Founded in 1874 by John Michael Kohler- whose surname identifies both the company and its Wisconsin location-the well-known manufacturer of plumbing fixtures and faucets in 1985 opened the Kohler Design Center (designed by Richard Butler, FASID) as a separate entity of the multi-building headquarters complex. Housing in one half of the structure also assorted exhibits and a museum gallery, the 3,600-sq. -ft. Design Center devotes about two thirds of the space to professionally designed settings highlighting Kohler products. The displays are changed periodically, and seen by approxlmately 10,000 trade and consumer visitors each mon th. As illustrated here they show a partial represen tation of the current series involving the work of seven ASID West Central Region members . Others participating were Walter Koehnlein, Marilyn Rose, Harriet Weiss and Sallie Rowland.
Three design influences-derived from the southwest, the Orient and the Art Deco style-have been synthesized by Joseph G. Hamm, ASID, in his setting showcasing the lav and toilet from the “Cactus Cutter” Artist Editions group and Rapport whirlpool bath. Contained in a shallow 5-ft.-6-in. by 16-ft. space, the display scores with bold geometrics in black and white emphasized by the lines of post-and-beam construction. Lighting, dimmer-controlled and positioned to eliminate unflattering shadows, further unifies the setting, casting soft recessed spots on the tub area and creating a bright yet warm lantern- or rice paper-effect by shining through frosted acrylic panels.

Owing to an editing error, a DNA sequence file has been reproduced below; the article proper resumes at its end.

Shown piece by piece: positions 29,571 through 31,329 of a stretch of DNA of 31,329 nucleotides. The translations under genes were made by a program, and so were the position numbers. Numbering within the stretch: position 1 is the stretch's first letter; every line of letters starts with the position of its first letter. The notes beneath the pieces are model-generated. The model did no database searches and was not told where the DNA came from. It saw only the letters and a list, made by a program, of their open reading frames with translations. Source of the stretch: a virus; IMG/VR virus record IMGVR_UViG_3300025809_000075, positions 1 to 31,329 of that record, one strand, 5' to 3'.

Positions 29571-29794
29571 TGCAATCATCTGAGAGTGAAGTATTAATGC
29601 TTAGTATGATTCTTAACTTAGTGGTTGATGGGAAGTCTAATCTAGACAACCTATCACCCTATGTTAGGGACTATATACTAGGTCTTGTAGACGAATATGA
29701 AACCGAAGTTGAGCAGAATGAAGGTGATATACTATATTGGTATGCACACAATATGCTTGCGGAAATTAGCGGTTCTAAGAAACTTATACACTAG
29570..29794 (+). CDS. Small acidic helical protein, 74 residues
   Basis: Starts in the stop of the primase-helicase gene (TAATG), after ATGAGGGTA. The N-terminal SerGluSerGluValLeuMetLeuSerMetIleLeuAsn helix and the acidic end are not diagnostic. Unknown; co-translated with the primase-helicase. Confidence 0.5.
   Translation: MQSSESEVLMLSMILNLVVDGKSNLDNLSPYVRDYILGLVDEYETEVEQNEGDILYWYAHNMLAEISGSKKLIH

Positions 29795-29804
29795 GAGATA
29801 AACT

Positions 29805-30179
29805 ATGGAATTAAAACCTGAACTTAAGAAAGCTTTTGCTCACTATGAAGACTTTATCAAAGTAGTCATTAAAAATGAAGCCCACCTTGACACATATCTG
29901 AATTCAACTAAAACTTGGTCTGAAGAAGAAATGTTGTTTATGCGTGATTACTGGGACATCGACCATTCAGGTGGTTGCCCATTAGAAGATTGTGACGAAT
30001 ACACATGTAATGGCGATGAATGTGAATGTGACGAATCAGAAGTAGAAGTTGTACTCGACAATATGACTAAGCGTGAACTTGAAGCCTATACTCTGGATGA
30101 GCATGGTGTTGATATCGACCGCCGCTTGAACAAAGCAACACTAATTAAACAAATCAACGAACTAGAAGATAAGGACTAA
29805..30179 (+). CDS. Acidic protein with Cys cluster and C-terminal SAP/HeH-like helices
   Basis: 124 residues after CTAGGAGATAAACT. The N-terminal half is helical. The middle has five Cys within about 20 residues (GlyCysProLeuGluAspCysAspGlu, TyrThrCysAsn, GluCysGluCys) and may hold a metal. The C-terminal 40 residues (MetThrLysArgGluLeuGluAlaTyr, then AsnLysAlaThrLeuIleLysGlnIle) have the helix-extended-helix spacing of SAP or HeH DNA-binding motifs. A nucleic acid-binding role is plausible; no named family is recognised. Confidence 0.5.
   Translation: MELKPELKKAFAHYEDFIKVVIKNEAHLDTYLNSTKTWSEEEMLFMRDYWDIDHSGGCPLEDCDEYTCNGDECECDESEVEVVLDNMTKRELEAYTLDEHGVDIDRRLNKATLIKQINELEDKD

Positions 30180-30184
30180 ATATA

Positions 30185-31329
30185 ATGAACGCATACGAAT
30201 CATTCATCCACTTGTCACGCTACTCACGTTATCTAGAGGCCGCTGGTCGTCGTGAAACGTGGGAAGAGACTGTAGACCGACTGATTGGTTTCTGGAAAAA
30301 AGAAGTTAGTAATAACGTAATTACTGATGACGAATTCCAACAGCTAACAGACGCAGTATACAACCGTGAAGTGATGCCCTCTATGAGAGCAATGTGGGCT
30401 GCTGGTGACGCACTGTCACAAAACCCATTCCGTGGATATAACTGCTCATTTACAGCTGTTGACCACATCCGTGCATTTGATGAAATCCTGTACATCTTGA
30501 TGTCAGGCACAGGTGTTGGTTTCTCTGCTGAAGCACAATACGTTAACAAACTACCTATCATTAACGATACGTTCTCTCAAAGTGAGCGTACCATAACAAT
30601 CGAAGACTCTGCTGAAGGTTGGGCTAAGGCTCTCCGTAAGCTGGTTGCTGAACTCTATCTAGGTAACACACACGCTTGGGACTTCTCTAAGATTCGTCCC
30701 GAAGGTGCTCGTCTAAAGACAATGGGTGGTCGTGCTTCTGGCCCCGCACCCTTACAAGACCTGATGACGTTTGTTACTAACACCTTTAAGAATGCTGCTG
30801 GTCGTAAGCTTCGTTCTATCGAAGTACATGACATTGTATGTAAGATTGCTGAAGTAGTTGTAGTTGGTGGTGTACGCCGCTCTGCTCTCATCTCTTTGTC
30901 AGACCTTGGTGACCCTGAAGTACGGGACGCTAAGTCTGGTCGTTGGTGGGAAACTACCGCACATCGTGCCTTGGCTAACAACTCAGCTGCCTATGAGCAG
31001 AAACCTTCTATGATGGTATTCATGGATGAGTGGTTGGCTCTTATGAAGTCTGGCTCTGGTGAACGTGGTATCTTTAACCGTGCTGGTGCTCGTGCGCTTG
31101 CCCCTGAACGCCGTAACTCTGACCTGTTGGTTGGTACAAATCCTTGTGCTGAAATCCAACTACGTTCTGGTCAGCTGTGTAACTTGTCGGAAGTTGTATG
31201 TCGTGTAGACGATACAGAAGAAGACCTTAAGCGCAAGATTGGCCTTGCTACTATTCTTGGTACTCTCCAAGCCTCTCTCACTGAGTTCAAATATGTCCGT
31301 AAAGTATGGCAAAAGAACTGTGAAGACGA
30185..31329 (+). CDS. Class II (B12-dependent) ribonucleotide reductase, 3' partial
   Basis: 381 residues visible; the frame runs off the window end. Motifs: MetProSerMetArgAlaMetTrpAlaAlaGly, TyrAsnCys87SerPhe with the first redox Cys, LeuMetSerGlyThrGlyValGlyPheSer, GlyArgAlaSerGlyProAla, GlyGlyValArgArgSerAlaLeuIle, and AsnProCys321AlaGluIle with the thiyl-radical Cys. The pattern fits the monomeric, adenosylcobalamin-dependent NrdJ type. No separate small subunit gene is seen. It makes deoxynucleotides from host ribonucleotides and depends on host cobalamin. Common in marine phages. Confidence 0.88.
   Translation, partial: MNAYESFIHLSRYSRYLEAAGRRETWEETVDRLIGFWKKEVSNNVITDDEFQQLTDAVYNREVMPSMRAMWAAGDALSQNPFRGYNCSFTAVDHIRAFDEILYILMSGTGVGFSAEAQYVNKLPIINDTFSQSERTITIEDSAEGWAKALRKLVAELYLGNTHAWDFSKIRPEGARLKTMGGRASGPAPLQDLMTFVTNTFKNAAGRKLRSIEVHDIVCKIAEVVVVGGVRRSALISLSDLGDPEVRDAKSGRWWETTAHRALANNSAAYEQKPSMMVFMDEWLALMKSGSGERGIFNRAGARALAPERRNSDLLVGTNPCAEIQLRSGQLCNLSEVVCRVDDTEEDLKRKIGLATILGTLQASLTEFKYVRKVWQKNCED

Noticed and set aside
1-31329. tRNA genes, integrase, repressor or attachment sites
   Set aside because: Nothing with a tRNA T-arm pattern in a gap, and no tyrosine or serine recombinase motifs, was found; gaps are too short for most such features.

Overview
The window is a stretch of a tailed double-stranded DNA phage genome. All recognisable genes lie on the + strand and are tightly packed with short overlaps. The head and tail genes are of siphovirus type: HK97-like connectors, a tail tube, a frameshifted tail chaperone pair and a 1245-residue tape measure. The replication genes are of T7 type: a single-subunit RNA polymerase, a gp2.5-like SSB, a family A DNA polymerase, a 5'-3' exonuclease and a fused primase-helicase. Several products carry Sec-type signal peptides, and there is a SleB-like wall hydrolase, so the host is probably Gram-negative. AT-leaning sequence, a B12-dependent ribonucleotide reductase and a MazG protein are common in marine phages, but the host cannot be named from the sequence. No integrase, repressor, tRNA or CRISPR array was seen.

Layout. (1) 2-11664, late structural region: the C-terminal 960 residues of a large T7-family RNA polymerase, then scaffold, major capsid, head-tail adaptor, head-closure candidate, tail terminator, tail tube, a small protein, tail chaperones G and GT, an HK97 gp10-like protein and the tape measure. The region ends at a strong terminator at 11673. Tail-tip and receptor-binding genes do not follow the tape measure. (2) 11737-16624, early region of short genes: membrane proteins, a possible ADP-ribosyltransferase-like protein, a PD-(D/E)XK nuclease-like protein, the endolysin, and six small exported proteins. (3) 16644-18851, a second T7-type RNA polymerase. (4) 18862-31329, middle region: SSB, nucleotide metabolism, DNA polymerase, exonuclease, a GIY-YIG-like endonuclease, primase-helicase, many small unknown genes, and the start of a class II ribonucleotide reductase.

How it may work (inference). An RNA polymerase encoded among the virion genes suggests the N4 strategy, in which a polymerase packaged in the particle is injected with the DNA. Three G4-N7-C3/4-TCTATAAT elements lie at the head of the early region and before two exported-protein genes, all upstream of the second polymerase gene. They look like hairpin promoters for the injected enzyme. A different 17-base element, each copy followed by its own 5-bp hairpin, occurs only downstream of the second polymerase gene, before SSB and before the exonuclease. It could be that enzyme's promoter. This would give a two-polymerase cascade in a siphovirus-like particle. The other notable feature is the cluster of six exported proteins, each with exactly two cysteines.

Jan Bernson, ASID, makes the most of soft/hard contrasts by exhibiting gently-curved Kohler fixtures against sharply angled stone appointments. Further supporting the theme are strong-edge planters offset by foliage and suede-simulating wall covers. Pedestal lavatory, toilet and bidet from the Pillow Talk group plus Watersilk whirlpool-all in Kohler’s Black Black-and Taboret deck-mounted faucets in polished chrome are main Kohler products represented in the 9-ft.-6-in. by 12-ft. area.
In the setting by Virginia Phillips, ASID, the prime component projecting predominant Far East motifs comes from a Burmese temple carving above the Tea for Two tub. Supportive roles are played by gilt-finish moldings and wooden carvings. Wellesley Water-Guard toilet and Chablis lavatory basin are in Heron Blue; Flair faucets and Souris bath spout are of polished brass.